The European Union (EU) began detaining asylum seekers throughout the continent this week. Overnight, refugee camps—previously termed “reception centres”—have been converted to detention facilities.

In the now infamous Moria camp on the island of Lesbos, Greece, large aid organizations such as Medecins sans frontieres (MSF) and International Rescue Committee (IRC) as well as the United Nations Human Rights Commission itself have stopped providing services directly to asylum seekers in protest of the EU move. They have also refused to transport refugee claimants to these facilities.

These decisions are in part meant to reflect an unwillingness to be included in the mechanism of oppression quite likely illegal under international law.

In the case of Moria, it appears the Greek authorities, supported by EU personnel currently being deployed will take over provision of essential services. It is unclear how this will be achieved and what level of service will be provided given that authorities have mounted an entirely ineffectual response to this point in the crisis.

Regardless, humanitarian workers will largely be usurped by heavily armed soldiers.

Of course, the motivation to act is different now—at least from the EU perspective. The Union has finalized a deal with Turkey that will ultimately see asylum seekers deported—the official euphemism is “readmitted”—to Turkey. In exchange, Turkey will receive 6 billion euros, or about 9 billion Canadian dollars. As part of the agreement, the EU has also agreed to allow Turkish citizens unimpeded access to EU countries and will accelerate Turkey’s application for EU membership.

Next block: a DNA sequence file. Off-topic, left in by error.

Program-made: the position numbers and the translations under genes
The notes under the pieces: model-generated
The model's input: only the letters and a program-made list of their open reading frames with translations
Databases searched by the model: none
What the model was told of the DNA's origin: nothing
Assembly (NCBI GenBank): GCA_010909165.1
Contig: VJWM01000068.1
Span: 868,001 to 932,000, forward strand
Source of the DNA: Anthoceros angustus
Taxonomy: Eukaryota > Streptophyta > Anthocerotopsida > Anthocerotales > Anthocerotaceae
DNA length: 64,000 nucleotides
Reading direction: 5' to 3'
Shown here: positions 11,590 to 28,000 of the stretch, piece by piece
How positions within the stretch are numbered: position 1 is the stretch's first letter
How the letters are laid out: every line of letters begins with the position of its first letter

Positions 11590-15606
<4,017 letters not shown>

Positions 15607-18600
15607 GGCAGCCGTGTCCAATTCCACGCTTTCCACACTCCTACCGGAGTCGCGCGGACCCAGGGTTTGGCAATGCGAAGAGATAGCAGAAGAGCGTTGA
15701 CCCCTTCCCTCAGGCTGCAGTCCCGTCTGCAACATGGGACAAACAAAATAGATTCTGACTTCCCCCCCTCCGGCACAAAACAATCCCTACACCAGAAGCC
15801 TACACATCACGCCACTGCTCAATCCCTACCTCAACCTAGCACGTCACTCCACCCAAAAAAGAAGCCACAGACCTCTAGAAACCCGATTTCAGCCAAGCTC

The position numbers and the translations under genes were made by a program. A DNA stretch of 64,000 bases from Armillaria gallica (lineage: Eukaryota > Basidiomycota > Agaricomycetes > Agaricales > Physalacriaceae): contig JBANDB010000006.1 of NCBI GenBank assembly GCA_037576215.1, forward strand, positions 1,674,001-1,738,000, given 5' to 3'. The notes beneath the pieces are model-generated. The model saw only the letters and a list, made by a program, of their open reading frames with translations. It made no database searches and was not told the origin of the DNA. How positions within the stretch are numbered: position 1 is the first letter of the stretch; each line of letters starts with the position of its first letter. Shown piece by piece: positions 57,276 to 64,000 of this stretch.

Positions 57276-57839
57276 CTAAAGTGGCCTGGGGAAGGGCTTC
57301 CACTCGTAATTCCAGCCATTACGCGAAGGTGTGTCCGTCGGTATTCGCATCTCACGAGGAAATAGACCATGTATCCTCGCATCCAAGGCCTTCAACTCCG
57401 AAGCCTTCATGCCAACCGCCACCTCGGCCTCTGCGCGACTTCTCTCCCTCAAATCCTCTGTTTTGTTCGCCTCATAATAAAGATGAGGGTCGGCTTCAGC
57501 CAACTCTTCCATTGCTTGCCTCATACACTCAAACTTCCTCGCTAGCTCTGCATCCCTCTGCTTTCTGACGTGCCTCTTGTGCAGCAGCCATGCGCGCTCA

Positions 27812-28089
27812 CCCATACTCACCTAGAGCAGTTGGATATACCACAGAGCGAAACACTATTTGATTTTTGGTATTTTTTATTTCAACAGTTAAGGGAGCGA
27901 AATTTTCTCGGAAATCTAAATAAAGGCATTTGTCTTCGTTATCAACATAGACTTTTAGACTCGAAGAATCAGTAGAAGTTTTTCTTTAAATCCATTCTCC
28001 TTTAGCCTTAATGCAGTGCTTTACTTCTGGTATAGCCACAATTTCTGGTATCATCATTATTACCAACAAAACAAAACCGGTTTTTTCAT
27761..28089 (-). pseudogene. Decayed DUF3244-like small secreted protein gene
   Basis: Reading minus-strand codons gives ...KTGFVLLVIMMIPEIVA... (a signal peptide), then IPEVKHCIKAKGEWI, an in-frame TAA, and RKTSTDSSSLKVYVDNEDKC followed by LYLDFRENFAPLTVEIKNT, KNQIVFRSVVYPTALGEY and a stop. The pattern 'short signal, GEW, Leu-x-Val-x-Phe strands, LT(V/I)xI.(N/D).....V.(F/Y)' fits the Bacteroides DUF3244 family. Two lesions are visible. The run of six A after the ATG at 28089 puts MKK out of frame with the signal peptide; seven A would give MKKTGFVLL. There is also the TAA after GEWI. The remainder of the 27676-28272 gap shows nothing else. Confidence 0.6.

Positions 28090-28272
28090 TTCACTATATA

While this trampling of rights is illegal according to many human rights observers, the EU has been at great pains to justify the plan, arguing that Turkey is a “safe” country, a fundamental requirement under international law when relocating asylum seekers.

Except that we know that Turkey is clearly not a safe country. Amnesty International has documented widespread human rights abuses, including transgressions committed against people in this current wave of migration flowing through the country.

There are already an estimated 2.5 million refugees in the country.

But now, especially after the terror attacks in the EU nexus that is Brussels, nerves are raw, fear is palpable and compassion appears to be in short supply.

In the court of public opinion, the Brussel atrocities conveniently allow for the tacit conflation of asylum seeking and terror.

And so, mass expulsion of desperate people fleeing for their lives has become palatable for much of the European public and political class alike.

Over in Canada, there have been no official voices raised in protest. The rich nations of the West appear morally unconcerned with detention and deportation of masses of vulnerable people whose numbers include the smallest of children, the elderly, the disabled and everyone in between. Escaping from dreadful and seemingly interminably unstable and dangerous conflict zones.

The asylum process will be rapid and almost certainly inadequate and asylum seekers will be effectively warehoused in Turkey.

But why should this be otherwise? The entire crisis has been mismanaged by the powers that be from the start.

Many refugees have said that they would rather die than return to Turkey. They have already risked their lives just to get to what were thought to be the safe shores of Europe. Many have spent everything and no longer have any material possessions except the clothes on their backs.

Parents are continually pleading for the most basic of necessities like food for their children.

Lives are ruined. For so many, hope has left the building with no intention of returning. The sense of betrayal is glaringly evident.

But in a world where war and hunger are normalized, these latest developments—as heinous as they are—should perhaps come as no surprise.